Met a Pilgrim Shadow
by Tim Waggoner
"That's right . . . take a look,
Mikey-boy. Take a
good, long look . . ."
Barnhorst was back by the pharmacy checking a display of cold
and flu medicines - making sure all the major brands as well
as generics were included, and that the boxes were straight
- when he saw the man who had abducted him when he was a child.
He froze, hand halfway to a box of Drixoral that was
slightly askew, and stared, not trusting his eyes.
After all, it had been thirty-two years since . . .
since what he had long ago come to think of as That Day. Maybe his eyes and his memory were playing tricks on him.
First off, the man was too
young, not that much older than Michael.
Mid-forties, early fifties, tops.
Then again, if the man - if Chester,
his mind whispered - had been in his twenties back then, he'd
be in his fifties now. So
it was possible, if not likely.
After all, what were the odds the man would walk into
the drugstore where Michael was a manager three decades after
That Day? Then again, the fabric of life was often woven
from strange coincidences.
Seeing the man here was no more remarkable (in a statistical
sense) than seeing someone Michael had once gone to high school
with. People sometimes bumped into one another again years and even decades
after the last time they saw one another. It happened all the time.
The man who Michael didn't
want to think of as Chester wore a blue jacket over a plaid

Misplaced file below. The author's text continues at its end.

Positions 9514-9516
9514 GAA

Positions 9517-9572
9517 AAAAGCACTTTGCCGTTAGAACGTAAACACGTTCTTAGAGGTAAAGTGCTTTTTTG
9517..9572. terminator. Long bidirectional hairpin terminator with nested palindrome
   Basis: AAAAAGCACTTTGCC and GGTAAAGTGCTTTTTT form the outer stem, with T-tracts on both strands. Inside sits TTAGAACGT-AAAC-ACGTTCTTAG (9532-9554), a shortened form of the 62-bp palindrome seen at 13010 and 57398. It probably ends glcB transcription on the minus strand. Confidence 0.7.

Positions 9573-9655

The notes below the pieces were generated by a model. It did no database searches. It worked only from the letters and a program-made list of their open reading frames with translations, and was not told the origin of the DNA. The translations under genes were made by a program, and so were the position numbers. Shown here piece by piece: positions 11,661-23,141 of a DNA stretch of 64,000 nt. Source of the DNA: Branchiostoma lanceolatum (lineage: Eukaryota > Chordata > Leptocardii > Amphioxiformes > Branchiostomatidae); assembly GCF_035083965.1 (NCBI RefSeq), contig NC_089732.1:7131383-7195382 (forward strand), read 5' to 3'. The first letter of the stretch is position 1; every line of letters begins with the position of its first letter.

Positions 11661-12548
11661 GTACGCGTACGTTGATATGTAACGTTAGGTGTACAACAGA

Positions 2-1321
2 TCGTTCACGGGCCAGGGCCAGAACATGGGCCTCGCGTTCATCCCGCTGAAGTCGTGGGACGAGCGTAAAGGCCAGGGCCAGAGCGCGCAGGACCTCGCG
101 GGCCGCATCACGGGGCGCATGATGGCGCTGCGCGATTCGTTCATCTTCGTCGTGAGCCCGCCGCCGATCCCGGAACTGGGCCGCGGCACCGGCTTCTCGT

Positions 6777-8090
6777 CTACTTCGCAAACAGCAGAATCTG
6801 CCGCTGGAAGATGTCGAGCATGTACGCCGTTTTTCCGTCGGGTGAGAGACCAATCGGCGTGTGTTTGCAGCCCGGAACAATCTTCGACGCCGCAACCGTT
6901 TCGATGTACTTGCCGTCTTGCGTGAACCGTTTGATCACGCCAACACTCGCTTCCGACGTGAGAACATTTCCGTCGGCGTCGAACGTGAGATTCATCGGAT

shirt, along with jeans and tennis shoes.
He stood before the shelves containing first-aid products,
holding a roll of white tape - the kind used for keeping bandages
in place - and reading the information on the back of the
Wonder what he plans to do with that tape? Michael thought. Use it to bind young, thin wrists and ankles?
Secure a gag over a mouth outlined by soft, tender
man had short brown hair shot through with gray, a narrow
clean-shaven face, and long, delicate fingers that Michael
thought resembled spider legs. He remembered fingers just like that reaching
out, wrapping around the soft flesh of his upper arm, and
pulling him forward . . .
outstretched hand began to tremble, and sweat beaded on his
upper lip. His head swam and gray nibbled at the edges
of his vision. A cold
sick feeling crawled around in his stomach, and acid splashed
the back of his throat. He clamped his jaws tight to keep from throwing
was him. Chester the Molester.
satisfied with the product he'd chosen, the man turned - without
looking in Michael's direction - and started toward the front
of the store where the registers were.
Michael experienced two equally strong but opposing
emotions: the first was relief that Chester had departed without
seeing him, and the second was fear - fear that after all
this time, Chester was going to get away, that Michael might
never see him again, never get a chance to confront him, miss
his one chance to finally know.
choices. Michael could
stay where he was (stay safe), wait for a few minutes until
Chester had paid for his first-aid tape and left, and then
return to straightening the display of cold and flu medicine
and do his best to forget that he'd seen the man. Or . . .
took a deep breath (not that it helped) and followed Chester
to the front of the store.
Along the way, Michael passed an elderly woman who
was standing before shelves full of hair-care products, a
confused look on her face.
me," she said as Michael approached.
"Do you work here?"
No, Michael thought. I'm just
wearing this white shirt, these black pants, and especially
the plastic badge that reads "Michael Barnhorst, Manager"
for the fun of it. Out loud, he said, "Yes, ma'am, but I'm afraid
I can't stop to help you right now.
I'm . . . following a shoplifter.
I'll send someone back to assist you as soon as I can."
"Shoplifter? Oh my!" She